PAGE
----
“Endocrine therapies: balancing benefits and side effects. The point of view of the psychologist”: this is the title of the speech by Dr. Emanuela Mencaglia, psycho-oncologist in Humanitas, during Mamazone 2017, the seventh edition of “Patiente diplomata”, a day dedicated to women with and without breast cancer, organized by Humanitas last 14 October.
“There is no evidence in the literature to confirm that endocrine therapies influence mood, because oncological disease in itself strongly influences the personal emotional sphere. It is therefore very difficult at such an important time – such as a diagnosis or an operation – to distinguish whether the presence of anxiety and depression is linked to the drugs or to the complexity of the situation that the patient is experiencing,” said Dr. Mencaglia.
The role of personal factors
“The data available in the literature shows how important personality factors, such as age, education and being a couple or single, play a role.
Endocrine therapies lead most young patients to an early menopause, a condition that cannot be underestimated from an emotional point of view, and the age of early onset, in this sense, is a fundamental element. A young patient who had no premenopausal symptoms and who, from one day to the next, enters menopause, will have a lot of trouble in the first period, not only from a physical point of view, but also from a mental point of view, because menopause is commonly understood as a synonym for aging, coinciding with the loss of fertility. Young patients often have difficulty in dealing with this transition and it is necessary to discuss it. Some have good resources and are able to cope with this change independently, not without pain and not without having passed through so-called “personal grief”; other women instead need more comfort and see the ‘enlightened’ road to understanding how to proceed. Even for women already in menopause it is not easy; it is like repeating a passage that has already happened.
As far as the level of information is concerned, it should be noted that knowledge and awareness help at a later stage, but reaching them requires effort and commitment. Knowledge seems to initially increase symptoms of anxiety and depression. Informed patients are those who apparently find it most difficult to manage the information in their possession and the individual personality structure may or may not help to overcome the impasse of being aware, although this remains crucial to awareness, which becomes necessary to deal with the disease, the therapies and any side effects.
Having a husband or a companion seems to be favorable not only for psychological support, but also from a practical point of view: it helps, for example, when travelling for visits or in economic stability. Being in a couple is a fundamental part of the social network and in general in sick conditions a solid social and relational network improves the quality of life,” said the specialist.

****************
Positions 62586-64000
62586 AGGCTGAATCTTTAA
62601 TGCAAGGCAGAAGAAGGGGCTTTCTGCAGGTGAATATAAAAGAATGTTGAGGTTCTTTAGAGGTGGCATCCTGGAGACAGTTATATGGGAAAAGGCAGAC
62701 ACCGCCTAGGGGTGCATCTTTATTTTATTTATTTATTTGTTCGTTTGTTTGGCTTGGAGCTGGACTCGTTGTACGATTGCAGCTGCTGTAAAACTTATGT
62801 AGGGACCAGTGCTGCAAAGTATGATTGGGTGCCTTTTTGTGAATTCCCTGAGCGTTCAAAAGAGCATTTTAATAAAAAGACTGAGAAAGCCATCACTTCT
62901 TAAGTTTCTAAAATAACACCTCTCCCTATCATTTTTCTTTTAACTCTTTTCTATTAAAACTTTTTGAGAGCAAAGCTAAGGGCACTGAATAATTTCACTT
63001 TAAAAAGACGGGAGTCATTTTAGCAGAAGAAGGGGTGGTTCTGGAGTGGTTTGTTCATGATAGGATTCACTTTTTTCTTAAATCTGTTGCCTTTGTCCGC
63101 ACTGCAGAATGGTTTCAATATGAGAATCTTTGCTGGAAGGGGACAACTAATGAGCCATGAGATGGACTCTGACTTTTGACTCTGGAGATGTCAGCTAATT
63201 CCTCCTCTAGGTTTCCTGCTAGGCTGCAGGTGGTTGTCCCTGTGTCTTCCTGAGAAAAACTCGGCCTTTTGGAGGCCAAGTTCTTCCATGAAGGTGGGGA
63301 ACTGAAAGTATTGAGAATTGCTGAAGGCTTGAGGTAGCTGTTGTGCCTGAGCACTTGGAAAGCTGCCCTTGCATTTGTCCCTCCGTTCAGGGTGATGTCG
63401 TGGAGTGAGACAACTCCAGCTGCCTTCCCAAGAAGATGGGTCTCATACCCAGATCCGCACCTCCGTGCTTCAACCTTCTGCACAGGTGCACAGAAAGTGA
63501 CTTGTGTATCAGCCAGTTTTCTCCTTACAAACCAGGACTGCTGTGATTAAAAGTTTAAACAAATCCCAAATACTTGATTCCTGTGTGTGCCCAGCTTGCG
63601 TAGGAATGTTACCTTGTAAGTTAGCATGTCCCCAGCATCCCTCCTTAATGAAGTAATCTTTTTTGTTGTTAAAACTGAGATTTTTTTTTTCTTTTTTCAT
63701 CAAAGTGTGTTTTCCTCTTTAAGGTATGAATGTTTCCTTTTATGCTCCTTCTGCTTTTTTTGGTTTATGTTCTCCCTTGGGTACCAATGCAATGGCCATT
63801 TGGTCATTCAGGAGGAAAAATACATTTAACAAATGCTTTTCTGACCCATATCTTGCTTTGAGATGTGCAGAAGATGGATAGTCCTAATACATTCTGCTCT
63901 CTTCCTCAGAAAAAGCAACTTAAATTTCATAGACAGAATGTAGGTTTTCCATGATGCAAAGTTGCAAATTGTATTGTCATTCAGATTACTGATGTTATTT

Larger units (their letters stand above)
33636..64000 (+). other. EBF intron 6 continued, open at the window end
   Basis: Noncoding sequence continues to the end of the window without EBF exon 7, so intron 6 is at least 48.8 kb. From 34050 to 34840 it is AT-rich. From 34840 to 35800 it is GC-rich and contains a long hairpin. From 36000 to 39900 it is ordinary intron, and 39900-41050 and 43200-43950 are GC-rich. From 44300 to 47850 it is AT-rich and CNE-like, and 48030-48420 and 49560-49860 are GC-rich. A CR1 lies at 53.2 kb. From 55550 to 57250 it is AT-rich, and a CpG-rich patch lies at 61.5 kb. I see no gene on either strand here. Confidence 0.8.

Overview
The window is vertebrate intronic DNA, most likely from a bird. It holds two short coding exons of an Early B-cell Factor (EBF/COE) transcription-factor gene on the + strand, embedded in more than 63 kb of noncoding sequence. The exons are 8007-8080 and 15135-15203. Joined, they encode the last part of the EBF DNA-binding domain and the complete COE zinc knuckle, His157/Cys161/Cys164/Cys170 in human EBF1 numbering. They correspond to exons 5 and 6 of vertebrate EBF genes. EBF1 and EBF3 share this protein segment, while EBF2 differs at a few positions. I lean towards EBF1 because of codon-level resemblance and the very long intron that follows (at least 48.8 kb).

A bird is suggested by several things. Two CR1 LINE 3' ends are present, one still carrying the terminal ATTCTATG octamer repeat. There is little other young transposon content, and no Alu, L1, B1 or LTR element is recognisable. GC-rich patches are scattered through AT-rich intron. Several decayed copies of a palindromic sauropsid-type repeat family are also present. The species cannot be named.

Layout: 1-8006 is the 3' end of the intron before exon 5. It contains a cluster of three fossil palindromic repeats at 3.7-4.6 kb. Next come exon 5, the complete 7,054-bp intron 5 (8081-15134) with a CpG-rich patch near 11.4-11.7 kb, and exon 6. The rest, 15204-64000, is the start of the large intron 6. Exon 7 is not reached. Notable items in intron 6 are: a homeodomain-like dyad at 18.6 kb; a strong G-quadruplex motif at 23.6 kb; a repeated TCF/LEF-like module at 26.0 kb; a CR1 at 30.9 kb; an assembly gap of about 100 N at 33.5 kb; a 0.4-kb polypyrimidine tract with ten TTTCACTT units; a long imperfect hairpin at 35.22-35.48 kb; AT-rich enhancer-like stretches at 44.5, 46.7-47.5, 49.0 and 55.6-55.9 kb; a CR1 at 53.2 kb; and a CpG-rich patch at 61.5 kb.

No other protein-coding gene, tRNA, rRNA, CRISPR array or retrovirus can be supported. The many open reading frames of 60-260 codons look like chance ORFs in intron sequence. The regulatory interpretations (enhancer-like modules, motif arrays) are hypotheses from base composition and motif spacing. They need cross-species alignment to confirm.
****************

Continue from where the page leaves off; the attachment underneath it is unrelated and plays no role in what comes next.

Side effects, the importance of listening and talking to your doctor
“An early menopause dramatically affects libido and thus sexuality, which is a very sensitive aspect of a woman’s life.
During menopause joint pain can occur, making movement more difficult and annoying: the presence of pain is a known factor that can worsen depressive symptoms, because it affects daily activities and thus affects the quality of life.
Although you have the side effects we have been talking about, you should continue to follow the prescribed endocrine treatment, remembering to report any side effects to your doctor or oncologist because sometimes it only takes a few small steps to be better.
Finally, it is important to underline how fundamental it is to know oneself and reflect on oneself. We need to understand where our symptoms come from: does anxiety and depression really come from drugs? Have we really never had a dark time, when we struggled to be with others, or when we had difficulty rejoicing in things? We must remember that we are what we have experienced, the past is back in our thoughts and it is important to retrace the stages of our lives, wondering if there have ever been episodes of anxiety or depression or if we have experienced complicated situations in the past that triggered these problems.
Knowing this information is very important, both for the patient and for the doctors who follow him, because it is easier to rehearse certain types of sensations if they have already experienced them in the past and it is also easier to intervene for the best, with psychological support and, where necessary, with a drug by contacting a psychiatrist specialist so that with his work he can indicate which is the best drug for the symptom that is felt. Several patients with an antidepressant chosen ad hoc and taken in a careful manner, and always followed in the time of intake by the specialist, have really improved their quality of life,” concluded Dr. Mencaglia.
Watch the full speech of Dr. Emanuela Mencaglia, click here.